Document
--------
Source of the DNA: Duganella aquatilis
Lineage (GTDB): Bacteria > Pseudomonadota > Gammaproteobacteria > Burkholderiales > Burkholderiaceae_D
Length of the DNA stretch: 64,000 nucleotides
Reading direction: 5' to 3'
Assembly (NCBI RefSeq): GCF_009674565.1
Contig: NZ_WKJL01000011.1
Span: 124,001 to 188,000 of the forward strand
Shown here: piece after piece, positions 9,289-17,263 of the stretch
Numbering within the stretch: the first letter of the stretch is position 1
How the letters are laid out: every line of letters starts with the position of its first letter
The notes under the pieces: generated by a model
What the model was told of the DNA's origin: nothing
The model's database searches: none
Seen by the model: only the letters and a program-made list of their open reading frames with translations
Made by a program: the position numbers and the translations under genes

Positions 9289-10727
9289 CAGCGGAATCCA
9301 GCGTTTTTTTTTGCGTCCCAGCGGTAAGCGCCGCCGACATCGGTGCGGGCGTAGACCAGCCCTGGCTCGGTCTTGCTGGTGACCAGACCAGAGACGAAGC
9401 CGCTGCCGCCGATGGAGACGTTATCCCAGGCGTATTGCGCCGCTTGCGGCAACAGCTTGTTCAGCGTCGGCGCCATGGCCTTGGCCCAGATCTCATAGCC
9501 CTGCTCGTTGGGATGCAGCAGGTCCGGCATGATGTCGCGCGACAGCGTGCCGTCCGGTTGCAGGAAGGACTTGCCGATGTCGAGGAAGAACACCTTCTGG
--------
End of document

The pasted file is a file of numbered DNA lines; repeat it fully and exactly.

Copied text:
Source of the DNA: Duganella aquatilis
Lineage (GTDB): Bacteria > Pseudomonadota > Gammaproteobacteria > Burkholderiales > Burkholderiaceae_D
Length of the DNA stretch: 64,000 nucleotides
Reading direction: 5' to 3'
Assembly (NCBI RefSeq): GCF_009674565.1
Contig: NZ_WKJL01000011.1
Span: 124,001 to 188,000 of the forward strand
Shown here: piece after piece, positions 9,289-17,263 of the stretch
Numbering within the stretch: the first letter of the stretch is position 1
How the letters are laid out: every line of letters starts with the position of its first letter
The notes under the pieces: generated by a model
What the model was told of the DNA's origin: nothing
The model's database searches: none
Seen by the model: only the letters and a program-made list of their open reading frames with translations
Made by a program: the position numbers and the translations under genes

Positions 9289-10727
9289 CAGCGGAATCCA
9301 GCGTTTTTTTTTGCGTCCCAGCGGTAAGCGCCGCCGACATCGGTGCGGGCGTAGACCAGCCCTGGCTCGGTCTTGCTGGTGACCAGACCAGAGACGAAGC
9401 CGCTGCCGCCGATGGAGACGTTATCCCAGGCGTATTGCGCCGCTTGCGGCAACAGCTTGTTCAGCGTCGGCGCCATGGCCTTGGCCCAGATCTCATAGCC
9501 CTGCTCGTTGGGATGCAGCAGGTCCGGCATGATGTCGCGCGACAGCGTGCCGTCCGGTTGCAGGAAGGACTTGCCGATGTCGAGGAAGAACACCTTCTGG